Spotify wants to hook podcast creators on its newly launched paid-subscription program — by offering far more attractive economic terms and broader reach than rival Apple.
On Tuesday, Spotify announced new monetization options for podcast creators, starting with paid subscriptions. For the first two years, Spotify’s podcast subscriptions will carry no creator fees, so participants will receive 100% of the subscriber revenue (excluding payment-transaction fees). Starting in 2023, Spotify plans to take a 5% cut of subscription revenue.
“We really wanted to come out and show creators that we are offering the best terms… and two years [of no fees] is a great way to do that,” said Michael Mignano, Spotify’s head of podcaster services and tools. He added, “There’s no exclusivity. We’re not locking you into terms.”
Podcasters will be able to select one of three price tiers for subscriptions through Spotify: $2.99, $4.99 or $7.99 per month. “We felt like rather than put the burden on creators [to set pricing], we should make a recommendation on what we feel are strong price points,” said Mignano.
Spotify is beating Apple to the punch — Apple’s podcast subscriptions debut next month — and it’s promising creators more favorable business terms and wider distribution. As with App Store subscription purchases, Apple will keep 30% of podcast subscription fees in the first year, dropping that to 15% in year two and beyond. Apple also is charging a $20 annual fee to use its podcast-subscription tools. And unlike with Spotify’s approach, Apple Podcast Subscriptions will be available only on the tech giant’s own podcast-listening apps.
It’s worth noting that Spotify podcast subscriptions cannot be purchased through the Apple App Store (or Google Play), just as Spotify Premium customers aren’t able to pay through in-app purchases. That’s to avoid the “tax” that the app stores levy on developer. To sign up for a Spotify podcast subscription, users will need to visit the company’s website.
Spotify’s paid-podcast subscription platform launches in the U.S. today, and the company plans to expand it to other markets in the coming months. The program is kicking off with a small group of about a dozen podcasters, and Spotify said it is now starting to on-board creators on a waitlist.
Podcast subscriptions will be available to creators through Anchor, the self-publishing podcast company Spotify acquired in 2019. Podcasters are able to mark episodes as subscriber-only and publish them to Spotify, where they will searchable and discoverable like any other podcast episode. On other podcast platforms, subscribers will get a dedicated RSS feed for subscription-only content.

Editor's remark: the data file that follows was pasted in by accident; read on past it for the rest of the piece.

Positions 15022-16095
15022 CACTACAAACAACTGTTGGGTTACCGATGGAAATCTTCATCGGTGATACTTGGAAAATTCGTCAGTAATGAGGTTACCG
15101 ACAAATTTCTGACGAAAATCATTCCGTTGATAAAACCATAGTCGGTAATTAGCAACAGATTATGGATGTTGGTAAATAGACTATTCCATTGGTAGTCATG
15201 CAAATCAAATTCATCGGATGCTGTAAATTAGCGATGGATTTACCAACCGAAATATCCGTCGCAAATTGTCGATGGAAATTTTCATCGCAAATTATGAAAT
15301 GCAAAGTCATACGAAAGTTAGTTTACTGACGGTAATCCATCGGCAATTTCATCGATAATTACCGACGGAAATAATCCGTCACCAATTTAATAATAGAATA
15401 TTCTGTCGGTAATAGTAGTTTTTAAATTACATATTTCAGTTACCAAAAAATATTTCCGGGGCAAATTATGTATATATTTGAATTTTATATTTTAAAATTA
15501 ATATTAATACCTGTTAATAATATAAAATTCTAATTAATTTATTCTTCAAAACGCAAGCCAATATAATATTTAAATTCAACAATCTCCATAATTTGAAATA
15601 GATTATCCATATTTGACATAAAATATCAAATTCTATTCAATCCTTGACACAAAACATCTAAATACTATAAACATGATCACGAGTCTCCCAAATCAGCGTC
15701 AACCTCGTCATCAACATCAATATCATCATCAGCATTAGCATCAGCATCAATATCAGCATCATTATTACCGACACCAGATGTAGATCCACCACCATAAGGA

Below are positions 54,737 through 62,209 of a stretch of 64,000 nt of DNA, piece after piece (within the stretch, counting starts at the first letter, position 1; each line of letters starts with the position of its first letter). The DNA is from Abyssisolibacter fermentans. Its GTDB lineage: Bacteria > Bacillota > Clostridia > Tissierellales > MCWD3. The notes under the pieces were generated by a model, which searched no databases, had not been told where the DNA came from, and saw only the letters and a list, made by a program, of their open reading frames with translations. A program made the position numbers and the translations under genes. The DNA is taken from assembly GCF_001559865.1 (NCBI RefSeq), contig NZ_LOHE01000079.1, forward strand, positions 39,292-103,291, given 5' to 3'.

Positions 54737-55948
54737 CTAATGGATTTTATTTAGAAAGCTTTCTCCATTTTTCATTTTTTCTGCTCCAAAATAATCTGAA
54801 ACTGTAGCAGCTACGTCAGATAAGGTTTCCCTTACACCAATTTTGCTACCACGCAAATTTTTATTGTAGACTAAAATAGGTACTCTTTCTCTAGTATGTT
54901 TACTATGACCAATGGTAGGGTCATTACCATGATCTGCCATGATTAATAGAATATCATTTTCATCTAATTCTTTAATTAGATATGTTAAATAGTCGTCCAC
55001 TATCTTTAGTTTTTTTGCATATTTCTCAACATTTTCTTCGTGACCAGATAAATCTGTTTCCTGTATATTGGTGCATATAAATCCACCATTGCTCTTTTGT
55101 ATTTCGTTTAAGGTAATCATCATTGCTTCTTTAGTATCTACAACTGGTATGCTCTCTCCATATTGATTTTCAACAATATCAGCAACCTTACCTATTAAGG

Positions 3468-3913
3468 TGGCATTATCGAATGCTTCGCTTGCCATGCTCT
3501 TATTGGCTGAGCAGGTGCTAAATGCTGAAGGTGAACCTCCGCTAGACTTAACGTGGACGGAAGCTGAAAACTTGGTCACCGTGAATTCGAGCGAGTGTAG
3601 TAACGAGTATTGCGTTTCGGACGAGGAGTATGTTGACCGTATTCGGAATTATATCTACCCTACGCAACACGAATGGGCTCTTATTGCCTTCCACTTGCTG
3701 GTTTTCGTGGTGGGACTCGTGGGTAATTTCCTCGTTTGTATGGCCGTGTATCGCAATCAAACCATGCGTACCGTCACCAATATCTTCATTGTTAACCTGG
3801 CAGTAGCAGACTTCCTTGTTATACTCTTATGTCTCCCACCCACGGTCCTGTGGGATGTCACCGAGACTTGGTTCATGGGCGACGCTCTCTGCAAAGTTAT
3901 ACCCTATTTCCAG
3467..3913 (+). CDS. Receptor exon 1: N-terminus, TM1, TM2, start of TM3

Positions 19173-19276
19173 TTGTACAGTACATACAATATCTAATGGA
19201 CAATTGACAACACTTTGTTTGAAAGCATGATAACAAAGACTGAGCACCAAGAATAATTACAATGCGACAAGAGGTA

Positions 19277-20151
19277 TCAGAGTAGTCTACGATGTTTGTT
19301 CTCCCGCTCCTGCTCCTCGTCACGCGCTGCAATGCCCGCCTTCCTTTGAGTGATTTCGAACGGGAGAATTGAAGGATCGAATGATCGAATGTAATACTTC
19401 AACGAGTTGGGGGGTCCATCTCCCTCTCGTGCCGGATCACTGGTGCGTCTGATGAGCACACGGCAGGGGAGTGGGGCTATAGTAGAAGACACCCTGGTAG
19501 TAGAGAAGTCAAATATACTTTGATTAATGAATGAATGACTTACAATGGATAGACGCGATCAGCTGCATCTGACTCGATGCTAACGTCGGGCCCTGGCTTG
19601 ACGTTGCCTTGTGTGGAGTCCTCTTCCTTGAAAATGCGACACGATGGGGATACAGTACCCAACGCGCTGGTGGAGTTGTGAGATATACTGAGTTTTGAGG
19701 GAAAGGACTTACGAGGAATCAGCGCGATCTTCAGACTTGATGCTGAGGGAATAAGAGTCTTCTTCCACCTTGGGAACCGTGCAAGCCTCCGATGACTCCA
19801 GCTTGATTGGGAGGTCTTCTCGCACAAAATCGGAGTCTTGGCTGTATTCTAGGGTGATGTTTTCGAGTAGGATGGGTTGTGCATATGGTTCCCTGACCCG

NPR is among the first media companies to launch podcast subscriptions on Spotify. The public radio broadcaster will publish a selection of ad-free shows for paying customers. On May 4, NPR will release five shows — “How I Built This With Guy Raz,” “Short Wave,” “It’s Been a Minute With Sam Sanders,” “Code Switch” and “Planet Money” — designating the subscription-tier versions with “plus” in the title (e.g., “Planet Money Plus”). NPR also is planning to offer subscriptions through Apple’s service.
The same terms will apply to media companies for their subscription offerings: They’ll keep all the revenue through 2023, when the 5% fee split kicks in. For now, Spotify has no plans to introduce subscription tiers for its own original and exclusive podcasts.
Mignano, the co-founder and former CEO of Anchor, expects most podcasters to use Spotify’s subscription platform to offer bonus content. By enabling wide distribution of subscriber-only content, “our aim is to help podcasters maximize their subscription audience and grow it from their existing listener base,” he said.
All that said, it’s unclear how much traction podcast subscription services in general will get. About 80 million Americans (28% of the U.S. population 12 and older) are now weekly podcast listeners, up 17% over 2020, according to Triton Digital/Edison Research’s latest research. But those millions of podcast fans are mostly accustomed to getting their shows for free — and paywalled content may appeal only to a niche of superfans.
In addition to podcast subscriptions, Spotify announced announced the Spotify Open Access Platform (OAP), which will let creators and publishers integrate their login systems with Spotify to let listeners access subscription content on the streaming giant’s platform. That, according to Mignano, will let podcasters retain direct control over the subscriber relationship. Spotify’s OAP will be available at no cost to partners.
Also, Spotify said that starting May 1, it will open the Spotify Audience Network audio advertising marketplace to select Anchor creators. That will let podcasters tap into streaming ad-insertion inventory, and also let marketers reach a broader audience base. The Spotify Audience Network already includes podcast publisher inventory on Megaphone, which Spotify bought last fall for $235 million.
“It all starts with the fact that we believe creators should have control of how they approach their business,” Mignano said. “It’s all focused on maximizing creator choice.”
In 2020, Anchor users launched more than 1 million new shows on Spotify, representing 80% of new podcasts overall. Spotify had 2.2 million podcasts on the platform as of the fourth quarter, more than tripling from the year prior. About 25% of Spotify’s 345 million monthly active users in Q4 listened to podcasts, per the company. Spotify is set to announce first-quarter 2021 results on Wednesday (April 28) before the market opens.